For as long as I can remember, I’ve heard the old adage “it’s not what you know, it’s who you know”. To some people, this is sage advice telling them to find and maintain business contacts. Others use the cliché phrase to explain away their frustration that in some unfair way, someone else with more contacts got the job, the promotion or the deal. Is it fair? Is it even true? Either way, what can you do about it?
I’ve been putting a lot of thought into relationships lately. Sales people know that building relationships is important. We know that if you have a good relationship with suppliers, you might get better deals; with a customer you make more sales, and so on. So if you don’t have a relationship where and when you need one, you need to build one as fast as possible. Since most people agree relationships are built on trust, if you can quickly build trust, you can more quickly build a relationship. This is not something you can fake, as most people have enough instinct to sense a trust-faker. If you suspect that someone is trying to manipulate you into a business relationship, trust your instincts. If based on integrity, the fastest route to trust is to first extend trust. Given the opportunity, most people will be trustworthy and will reciprocate. Next, make and keep promises. You might be thinking you need to build trust to get someone to buy from you and how can you keep a promise until they agree to buy from you?! It is not the Catch-22 you think. Make a simple, easy promise; to do some research, return a call, keep an appointment, get a quote, provide a sample, or deliver a service-style that meets your brand’s experiential promise. This is where the relationship begins; as astonishing as it sounds, if you can under-promise and over-deliver on the simplest and earliest contacts, you will often be ahead of even the most sophisticated competitors.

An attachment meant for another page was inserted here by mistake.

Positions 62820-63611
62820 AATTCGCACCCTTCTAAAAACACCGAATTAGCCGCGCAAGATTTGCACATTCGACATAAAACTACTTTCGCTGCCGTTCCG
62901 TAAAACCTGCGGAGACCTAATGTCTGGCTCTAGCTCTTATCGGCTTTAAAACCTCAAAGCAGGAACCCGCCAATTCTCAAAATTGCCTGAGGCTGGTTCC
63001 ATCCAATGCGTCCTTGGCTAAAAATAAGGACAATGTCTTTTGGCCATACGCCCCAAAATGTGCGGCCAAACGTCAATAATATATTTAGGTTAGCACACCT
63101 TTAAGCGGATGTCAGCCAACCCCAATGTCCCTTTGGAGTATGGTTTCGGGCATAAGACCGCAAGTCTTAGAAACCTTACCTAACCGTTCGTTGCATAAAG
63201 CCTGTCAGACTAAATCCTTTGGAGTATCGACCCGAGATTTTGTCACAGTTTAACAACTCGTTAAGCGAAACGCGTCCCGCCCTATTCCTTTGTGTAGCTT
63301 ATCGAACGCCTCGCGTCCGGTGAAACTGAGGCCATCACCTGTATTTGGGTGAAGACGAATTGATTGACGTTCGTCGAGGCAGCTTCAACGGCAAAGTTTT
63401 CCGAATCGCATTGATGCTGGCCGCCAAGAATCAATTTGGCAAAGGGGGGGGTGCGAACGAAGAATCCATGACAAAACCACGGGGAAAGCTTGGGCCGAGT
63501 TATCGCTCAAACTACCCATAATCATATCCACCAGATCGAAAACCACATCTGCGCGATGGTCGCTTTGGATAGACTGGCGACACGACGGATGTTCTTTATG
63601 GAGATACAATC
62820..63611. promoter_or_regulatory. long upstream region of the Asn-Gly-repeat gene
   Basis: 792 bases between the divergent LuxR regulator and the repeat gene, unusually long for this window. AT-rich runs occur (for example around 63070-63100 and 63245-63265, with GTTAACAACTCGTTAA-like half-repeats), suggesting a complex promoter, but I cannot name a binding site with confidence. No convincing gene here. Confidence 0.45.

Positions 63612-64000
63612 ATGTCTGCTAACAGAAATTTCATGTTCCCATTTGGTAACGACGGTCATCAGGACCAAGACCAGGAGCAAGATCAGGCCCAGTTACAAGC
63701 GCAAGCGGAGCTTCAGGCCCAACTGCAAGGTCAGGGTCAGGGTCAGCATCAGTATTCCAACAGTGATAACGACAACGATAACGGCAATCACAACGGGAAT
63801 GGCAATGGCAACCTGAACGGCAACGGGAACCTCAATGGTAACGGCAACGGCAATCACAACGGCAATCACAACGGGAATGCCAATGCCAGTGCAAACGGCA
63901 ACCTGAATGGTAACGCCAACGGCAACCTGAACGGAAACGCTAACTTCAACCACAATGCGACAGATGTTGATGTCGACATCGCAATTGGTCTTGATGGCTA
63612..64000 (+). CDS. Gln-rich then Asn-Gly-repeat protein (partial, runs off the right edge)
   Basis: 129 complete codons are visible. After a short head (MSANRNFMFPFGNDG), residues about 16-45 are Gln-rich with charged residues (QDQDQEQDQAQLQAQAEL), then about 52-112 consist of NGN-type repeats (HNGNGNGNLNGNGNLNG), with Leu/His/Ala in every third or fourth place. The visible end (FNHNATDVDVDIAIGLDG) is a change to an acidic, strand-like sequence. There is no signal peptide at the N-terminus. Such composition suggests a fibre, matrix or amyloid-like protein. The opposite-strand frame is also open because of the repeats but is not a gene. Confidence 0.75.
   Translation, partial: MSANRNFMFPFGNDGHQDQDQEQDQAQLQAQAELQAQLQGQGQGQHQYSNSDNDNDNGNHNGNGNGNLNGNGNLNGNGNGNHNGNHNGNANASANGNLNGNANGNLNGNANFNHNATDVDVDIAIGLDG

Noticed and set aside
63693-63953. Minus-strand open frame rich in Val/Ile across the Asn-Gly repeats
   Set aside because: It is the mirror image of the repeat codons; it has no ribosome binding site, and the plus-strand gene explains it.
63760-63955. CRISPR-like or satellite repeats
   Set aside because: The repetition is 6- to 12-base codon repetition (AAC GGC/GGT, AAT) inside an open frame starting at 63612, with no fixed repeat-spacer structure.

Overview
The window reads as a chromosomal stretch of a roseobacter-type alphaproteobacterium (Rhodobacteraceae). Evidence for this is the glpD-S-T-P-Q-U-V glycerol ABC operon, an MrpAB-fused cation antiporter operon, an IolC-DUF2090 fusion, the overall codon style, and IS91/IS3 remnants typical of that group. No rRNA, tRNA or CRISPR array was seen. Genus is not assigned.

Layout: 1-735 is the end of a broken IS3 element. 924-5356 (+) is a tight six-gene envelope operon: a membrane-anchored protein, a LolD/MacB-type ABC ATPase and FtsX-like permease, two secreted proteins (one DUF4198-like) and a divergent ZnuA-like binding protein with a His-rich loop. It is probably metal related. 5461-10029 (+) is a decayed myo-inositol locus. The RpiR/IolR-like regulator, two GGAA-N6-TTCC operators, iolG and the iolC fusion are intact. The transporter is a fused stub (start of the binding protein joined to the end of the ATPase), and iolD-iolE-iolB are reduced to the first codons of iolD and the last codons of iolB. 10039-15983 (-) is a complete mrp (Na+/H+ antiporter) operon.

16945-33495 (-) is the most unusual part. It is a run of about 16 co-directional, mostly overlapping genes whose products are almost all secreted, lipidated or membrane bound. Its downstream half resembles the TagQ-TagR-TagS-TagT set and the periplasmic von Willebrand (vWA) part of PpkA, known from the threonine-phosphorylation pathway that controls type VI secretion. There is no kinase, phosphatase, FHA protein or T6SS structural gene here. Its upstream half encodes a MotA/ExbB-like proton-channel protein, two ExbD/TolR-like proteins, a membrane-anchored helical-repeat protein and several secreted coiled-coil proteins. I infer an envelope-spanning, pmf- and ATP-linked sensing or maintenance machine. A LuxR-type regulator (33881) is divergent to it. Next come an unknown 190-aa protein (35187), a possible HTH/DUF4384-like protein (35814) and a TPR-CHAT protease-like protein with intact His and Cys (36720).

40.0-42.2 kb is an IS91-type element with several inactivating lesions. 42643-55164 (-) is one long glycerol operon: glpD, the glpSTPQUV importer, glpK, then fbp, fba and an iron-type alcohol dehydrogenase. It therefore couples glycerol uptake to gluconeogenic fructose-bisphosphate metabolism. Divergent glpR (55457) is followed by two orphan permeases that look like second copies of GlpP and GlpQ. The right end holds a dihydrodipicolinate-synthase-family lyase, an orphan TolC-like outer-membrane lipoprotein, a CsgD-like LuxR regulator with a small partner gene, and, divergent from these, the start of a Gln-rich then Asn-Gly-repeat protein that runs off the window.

Keep in mind that promises aren’t always easily identified by you, but they are by others. Your advertising, your image, your logo, your reputation and your price levels all create expectations, or promises. Sometimes they are made outright and sometimes they are implied and sometimes they are imagined and perceived by others unbeknownst to you. Regardless how your contact came to have your promise, if you consistently deliver on those promised expectations, you will have a trust “savings account” that you be able to “spend” when needed on better deals, faster sales, forgiveness for future errors, preferred status and given the benefit of any doubt by your customers, suppliers, employees, partners, or investors. We can evaluate ourselves (check the balance of our trust savings account) by asking what would happen to our business if an unthinkable disaster occurred. Are our standards beyond reproach? Does our community of stakeholders trust us enough to stand by us no matter what? This is how we check the balance in our “trust savings account”. We make small deposits and withdrawals from our trust savings constantly. Thankfully, the exact balance is only truly known when disaster strikes; we hope to never really need to know and never to become overdrawn. If your account is very small, any little error has the business effect of a larger disaster.